In Europe, the study of this environmental collapse has taken the form of myriad academic institutes and disciplines such as collapsology. Collapsology, as the term implies, is the academic study of total collapse from the interdisciplinary perspectives of anthropology, politics, sociology, biology, and environmental science (just to name a few). While the idea is relatively unknown within the United States, writers such as Pablo Servigne, an agricultural engineer and Ph.D. in biology, have helped popularize the realization that our industrial civilization is going to collapse one day. Just because neoliberal capitalism purports to provide a livable quality of life for people today, doesn’t mean that the world is destined to be organized in this way. Looming underneath our collective psyche lurks the combination of existential threats: environmental, energetic, economic, and geopolitical.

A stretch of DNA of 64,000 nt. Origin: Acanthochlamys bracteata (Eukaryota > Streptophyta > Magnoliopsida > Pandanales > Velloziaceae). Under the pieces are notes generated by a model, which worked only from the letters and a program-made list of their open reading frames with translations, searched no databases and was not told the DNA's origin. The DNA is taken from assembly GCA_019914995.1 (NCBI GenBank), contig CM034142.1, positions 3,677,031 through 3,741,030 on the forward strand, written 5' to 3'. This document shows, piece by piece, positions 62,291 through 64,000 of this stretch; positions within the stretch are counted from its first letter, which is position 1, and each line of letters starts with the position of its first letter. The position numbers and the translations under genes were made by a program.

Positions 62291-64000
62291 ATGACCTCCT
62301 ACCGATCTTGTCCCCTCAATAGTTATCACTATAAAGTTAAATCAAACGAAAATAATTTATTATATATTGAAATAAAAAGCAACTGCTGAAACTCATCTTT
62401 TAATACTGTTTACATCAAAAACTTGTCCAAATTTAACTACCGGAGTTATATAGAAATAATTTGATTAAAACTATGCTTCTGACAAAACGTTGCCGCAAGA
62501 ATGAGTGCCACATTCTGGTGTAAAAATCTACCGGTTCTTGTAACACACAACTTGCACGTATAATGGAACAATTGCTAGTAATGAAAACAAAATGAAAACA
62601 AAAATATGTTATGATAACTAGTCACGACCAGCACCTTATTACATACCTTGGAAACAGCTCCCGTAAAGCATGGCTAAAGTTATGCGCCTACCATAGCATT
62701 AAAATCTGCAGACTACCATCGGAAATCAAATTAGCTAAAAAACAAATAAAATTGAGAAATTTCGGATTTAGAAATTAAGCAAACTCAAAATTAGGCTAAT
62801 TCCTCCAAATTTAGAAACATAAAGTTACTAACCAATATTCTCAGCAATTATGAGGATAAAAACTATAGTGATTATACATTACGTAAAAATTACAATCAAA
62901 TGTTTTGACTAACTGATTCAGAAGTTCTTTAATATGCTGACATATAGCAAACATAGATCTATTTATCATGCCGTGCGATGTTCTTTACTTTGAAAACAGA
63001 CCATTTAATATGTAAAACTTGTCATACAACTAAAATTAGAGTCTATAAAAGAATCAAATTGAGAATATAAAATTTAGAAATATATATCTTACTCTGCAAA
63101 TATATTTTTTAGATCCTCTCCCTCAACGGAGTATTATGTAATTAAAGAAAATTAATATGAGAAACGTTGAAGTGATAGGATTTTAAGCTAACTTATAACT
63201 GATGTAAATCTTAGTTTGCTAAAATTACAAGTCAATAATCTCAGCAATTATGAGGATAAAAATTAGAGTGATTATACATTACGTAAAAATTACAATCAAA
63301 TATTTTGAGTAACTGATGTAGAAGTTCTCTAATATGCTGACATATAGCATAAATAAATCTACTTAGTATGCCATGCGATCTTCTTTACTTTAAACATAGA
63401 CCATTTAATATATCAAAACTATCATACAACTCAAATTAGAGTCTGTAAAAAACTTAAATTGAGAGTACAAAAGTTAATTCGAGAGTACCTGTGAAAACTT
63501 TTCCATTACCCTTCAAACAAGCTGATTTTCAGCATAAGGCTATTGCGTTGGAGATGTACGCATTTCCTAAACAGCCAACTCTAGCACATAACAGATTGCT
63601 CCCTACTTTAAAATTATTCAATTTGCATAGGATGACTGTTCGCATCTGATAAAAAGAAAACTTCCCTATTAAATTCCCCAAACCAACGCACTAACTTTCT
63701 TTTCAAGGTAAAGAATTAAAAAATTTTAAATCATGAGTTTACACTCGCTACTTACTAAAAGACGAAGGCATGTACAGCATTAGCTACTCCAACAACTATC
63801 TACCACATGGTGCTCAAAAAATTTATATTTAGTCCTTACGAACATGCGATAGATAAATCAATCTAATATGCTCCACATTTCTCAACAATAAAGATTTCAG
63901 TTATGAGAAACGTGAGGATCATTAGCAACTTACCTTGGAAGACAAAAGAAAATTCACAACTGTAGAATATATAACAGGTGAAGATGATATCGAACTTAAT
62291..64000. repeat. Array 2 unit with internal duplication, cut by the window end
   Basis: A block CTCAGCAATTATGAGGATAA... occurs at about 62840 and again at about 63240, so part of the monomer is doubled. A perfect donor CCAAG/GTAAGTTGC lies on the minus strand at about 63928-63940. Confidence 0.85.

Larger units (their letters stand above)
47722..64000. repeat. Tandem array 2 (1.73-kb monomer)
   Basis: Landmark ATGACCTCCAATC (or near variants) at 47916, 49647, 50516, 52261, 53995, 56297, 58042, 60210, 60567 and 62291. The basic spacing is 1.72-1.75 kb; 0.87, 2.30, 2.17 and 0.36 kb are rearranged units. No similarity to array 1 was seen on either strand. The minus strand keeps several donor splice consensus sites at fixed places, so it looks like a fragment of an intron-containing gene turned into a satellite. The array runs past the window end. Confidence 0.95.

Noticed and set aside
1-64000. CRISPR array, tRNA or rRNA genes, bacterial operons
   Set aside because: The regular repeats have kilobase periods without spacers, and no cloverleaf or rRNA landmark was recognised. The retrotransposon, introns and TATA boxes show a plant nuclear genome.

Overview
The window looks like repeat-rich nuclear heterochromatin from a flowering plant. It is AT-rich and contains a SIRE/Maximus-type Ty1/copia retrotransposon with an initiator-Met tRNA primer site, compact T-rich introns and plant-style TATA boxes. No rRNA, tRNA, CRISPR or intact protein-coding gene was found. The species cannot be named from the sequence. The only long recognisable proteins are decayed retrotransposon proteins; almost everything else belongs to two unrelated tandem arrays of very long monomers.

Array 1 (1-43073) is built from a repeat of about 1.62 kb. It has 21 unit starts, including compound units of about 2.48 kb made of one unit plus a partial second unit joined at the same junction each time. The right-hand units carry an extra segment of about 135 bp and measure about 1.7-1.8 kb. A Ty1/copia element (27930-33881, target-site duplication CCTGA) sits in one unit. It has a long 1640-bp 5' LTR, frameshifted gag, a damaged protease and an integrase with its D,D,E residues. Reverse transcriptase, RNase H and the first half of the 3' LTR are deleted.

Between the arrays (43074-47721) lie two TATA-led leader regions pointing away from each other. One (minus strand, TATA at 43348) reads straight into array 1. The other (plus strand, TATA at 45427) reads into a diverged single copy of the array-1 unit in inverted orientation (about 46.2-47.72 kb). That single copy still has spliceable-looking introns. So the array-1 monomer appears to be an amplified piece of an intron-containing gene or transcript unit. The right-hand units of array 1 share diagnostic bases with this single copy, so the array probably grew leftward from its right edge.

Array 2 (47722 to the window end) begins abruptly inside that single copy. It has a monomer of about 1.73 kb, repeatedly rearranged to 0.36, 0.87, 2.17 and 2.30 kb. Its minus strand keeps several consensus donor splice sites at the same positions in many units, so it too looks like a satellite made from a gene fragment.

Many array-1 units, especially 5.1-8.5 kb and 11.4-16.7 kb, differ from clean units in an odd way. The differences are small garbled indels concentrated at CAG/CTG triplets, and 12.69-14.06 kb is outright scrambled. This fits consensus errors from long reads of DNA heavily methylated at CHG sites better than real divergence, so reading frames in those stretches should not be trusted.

In the face of total extinction – something unthinkable before the European Enlightenment – Pablo calls for resilience. Communities (deriving from the same etymological root as immunity) need to come together in tight hubs of trusted, caring individuals in order to be ready for an unknowable and potentially devastating future. Servigne’s message is, paradoxically, a message of hope: to lose the possibility of civilization is traumatic and, only by mentally and physically preparing for it, can we build the next civilization.
In a recent article on Resilience.org, Pablo asks, “how can we live with recurrent bad news of these mega threats? Everybody finds themselves running on a perpetual treadmill of emotions including anger, fear, sadness, grief, and guilt.”
Pablo is asking us all whether this “bad news necessarily lead[s] to inaction if fear does always paralyze? Or, on the contrary, are despair or rage part of the process of action?”